Art, heat, and acclimation 8.21.2014

Up at 5:30am yet again but I've accepted that my strategy is to lay low while the jet lag wears off and then emerge fully into Tehran. As it stands we head out for two or three hours as evening approaches. Depending on the location and amount of sunlight, temperatures can swing by ten degrees from block to block, 90 to 100 and back. As we make our way toward Haft-e Tir, a large open area at the heart of Tehran, we see:

a cat perched on the edge of a blue dumpster,

a street-side cobbler using his leather shaping tools to repair a friend's soccer ball,

a canary in full song near an air conditioner,

plums.

Cool air pours onto the street from chilled storefronts and offers some relief to passersby. Haft-e Tir is packed and the sidewalk is a dance floor. Lead or follow, but always improvise and stay on your toes. Shirin teaches me the finer points of street crossing so my dancing feet don't partner up with an oncoming car. 

We turn to follow a major thoroughfare with the sun blaring down and glancing up off the tiled walkway. Something seems wrong. My breathing is becoming a bit labored but I assume it's residual jet lag or anxiety and keep walking. Now it is getting hard to breathe through my nose and I feel like I can't quite extract enough oxygen with each breath. I try different things and soon realize this isn't mental but physiological. 

We are on our way to a park but reach a bookstore and decide to check it out. Within minutes by breathing returns to normal and I feel fine. I realize that the level of the street, the number of cars, the heat and lack of breeze, all serve to create a caustic stew of low lying fumes that for some reason I succumbed to. I wondered how everyone else seemed to be faring so well.

In the bookstore there was an interesting confluence of figures in the bio section as books about Obama, Ghandi, and Bin Laden nestled together. Upstairs was a warmly lit cafe and a resident DJ playing uncommonly serene music.

We stepped back out onto the street and continued. The semi-fresh, air-conditioned air in my lungs held me until we turned off and wandered down to a lovely urban garden, Parke Honarmandan. 

As the sun retreated, this cool green landscape provided shelter for elderly men playing backgammon, young couples, concrete soccer, outdoor ping-pong, grand sculptures, family picnics, feral cats, smokers, musicians, vendors, and a motley crew of extras that my fume addled brain neglected to draw into sharp enough focus to adequately describe.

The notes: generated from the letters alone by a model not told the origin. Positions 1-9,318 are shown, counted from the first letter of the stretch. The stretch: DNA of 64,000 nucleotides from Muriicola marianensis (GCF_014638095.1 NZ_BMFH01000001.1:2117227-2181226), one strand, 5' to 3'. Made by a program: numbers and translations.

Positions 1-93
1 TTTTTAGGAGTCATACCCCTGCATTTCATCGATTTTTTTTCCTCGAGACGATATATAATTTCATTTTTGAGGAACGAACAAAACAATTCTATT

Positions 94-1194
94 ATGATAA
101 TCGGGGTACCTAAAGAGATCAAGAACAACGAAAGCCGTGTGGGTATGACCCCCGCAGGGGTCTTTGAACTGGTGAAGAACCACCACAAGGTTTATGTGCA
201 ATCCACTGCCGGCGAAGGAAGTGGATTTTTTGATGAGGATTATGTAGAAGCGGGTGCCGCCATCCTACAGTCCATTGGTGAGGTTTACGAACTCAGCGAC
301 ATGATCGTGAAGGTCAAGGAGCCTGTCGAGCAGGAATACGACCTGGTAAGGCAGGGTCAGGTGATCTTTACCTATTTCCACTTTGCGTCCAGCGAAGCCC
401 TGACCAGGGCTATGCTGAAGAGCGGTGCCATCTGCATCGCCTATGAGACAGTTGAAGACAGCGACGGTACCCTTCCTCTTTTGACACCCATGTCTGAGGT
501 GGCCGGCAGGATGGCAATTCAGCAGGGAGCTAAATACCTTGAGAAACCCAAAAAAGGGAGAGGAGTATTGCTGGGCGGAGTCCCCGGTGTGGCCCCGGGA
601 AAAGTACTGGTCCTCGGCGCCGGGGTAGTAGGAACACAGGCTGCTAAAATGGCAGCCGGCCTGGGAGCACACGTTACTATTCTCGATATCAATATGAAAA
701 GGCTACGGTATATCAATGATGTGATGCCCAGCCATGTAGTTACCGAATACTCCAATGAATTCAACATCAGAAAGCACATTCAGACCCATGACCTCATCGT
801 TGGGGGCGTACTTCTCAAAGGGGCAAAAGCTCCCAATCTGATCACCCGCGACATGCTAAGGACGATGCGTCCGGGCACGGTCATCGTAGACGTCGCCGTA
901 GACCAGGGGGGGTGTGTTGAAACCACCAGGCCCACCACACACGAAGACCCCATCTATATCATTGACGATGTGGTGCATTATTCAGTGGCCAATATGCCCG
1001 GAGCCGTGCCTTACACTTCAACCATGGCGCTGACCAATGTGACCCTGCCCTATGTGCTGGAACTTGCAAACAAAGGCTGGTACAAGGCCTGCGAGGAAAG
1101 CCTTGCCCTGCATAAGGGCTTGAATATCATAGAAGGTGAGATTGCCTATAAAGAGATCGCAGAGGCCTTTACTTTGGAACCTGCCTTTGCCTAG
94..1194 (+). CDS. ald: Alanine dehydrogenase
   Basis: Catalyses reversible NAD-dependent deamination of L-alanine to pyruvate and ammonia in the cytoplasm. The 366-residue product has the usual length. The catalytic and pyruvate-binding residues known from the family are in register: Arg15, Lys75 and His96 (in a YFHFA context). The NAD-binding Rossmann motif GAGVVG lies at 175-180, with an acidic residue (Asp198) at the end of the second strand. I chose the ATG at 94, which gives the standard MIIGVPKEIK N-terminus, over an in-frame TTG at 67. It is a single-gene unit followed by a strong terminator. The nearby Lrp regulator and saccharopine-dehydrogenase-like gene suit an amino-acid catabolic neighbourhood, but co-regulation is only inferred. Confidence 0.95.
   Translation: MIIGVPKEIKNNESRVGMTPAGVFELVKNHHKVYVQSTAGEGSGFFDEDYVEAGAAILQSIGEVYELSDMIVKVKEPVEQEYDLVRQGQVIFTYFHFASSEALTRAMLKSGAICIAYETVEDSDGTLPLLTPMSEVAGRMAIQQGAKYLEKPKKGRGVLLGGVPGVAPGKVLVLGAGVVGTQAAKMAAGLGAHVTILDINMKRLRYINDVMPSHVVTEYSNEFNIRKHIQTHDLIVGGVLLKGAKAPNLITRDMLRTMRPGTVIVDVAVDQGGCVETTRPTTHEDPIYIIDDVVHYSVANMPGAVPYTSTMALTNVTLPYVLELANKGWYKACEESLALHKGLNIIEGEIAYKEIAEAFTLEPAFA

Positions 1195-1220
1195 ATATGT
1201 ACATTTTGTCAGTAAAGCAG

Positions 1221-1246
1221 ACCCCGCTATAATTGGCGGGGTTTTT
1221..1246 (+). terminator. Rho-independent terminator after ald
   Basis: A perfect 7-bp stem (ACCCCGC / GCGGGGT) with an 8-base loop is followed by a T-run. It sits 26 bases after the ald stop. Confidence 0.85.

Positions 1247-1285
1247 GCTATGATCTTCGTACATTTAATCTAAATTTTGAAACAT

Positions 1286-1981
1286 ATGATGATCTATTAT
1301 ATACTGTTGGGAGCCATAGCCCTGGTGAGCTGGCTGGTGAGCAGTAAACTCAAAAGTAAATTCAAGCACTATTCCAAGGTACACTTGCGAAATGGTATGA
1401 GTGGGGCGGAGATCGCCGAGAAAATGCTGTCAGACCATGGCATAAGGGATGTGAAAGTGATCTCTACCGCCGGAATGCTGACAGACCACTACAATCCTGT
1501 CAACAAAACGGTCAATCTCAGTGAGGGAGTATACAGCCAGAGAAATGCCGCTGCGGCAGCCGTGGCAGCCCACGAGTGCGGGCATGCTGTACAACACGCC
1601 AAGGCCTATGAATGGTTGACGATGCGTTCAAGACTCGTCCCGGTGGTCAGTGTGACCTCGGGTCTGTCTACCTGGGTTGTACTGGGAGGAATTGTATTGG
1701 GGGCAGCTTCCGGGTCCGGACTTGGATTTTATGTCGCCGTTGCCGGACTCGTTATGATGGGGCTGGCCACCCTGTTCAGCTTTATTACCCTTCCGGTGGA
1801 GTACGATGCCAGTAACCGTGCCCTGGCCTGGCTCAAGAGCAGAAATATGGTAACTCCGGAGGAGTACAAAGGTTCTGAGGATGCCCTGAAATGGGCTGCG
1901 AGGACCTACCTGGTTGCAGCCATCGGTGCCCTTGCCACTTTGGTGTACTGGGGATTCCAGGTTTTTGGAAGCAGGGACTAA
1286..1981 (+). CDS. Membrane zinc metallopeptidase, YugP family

We walked into the edifice on the south end and entered a series of photo galleries, browsed the gift shop, and ate in the cafe, disappointed that the garden side tables were all taken. Nevertheless, it was lovely.

Walking back we discussed some horrific current events and I tried to understand why it is that people are capable of harming each other in such brutal ways. This conversation took place as the sky grew stained with the deep blue of night and the air, now sweeter, flowed in eddies at the perfect temperature. I recalled two children we saw earlier, begging on the sidewalk, their faces coarsely disfigured by burns. I only saw one child and my imagination assigned the same fate to the other, unable to grasp why else they would be paired on the fume filled streets of Haft-e Tir.

When we re-emerged onto the thoroughfare, my breathing reacted to the thick air and I resigned myself to inhale deeply, to acclimatize, to get on with it. Walking back we smelled then saw fresh corn, grilling on silver-red embers, at the foot of a man seated on the curb. I only have to remember the glowing heat and charred corn and the smell comes back to me. It seemed a balm to my suffering lungs. Too many days on the California coast being force-fed Pacific breeze has made me tender.

We took a cab home and the driver maneuvered as if a leaf in a stream, flowing from side to side and, remarkably, every other leaf on the road knew the current too. We washed up on Malek Street and trotted home safe and sound, another micro-adventure complete.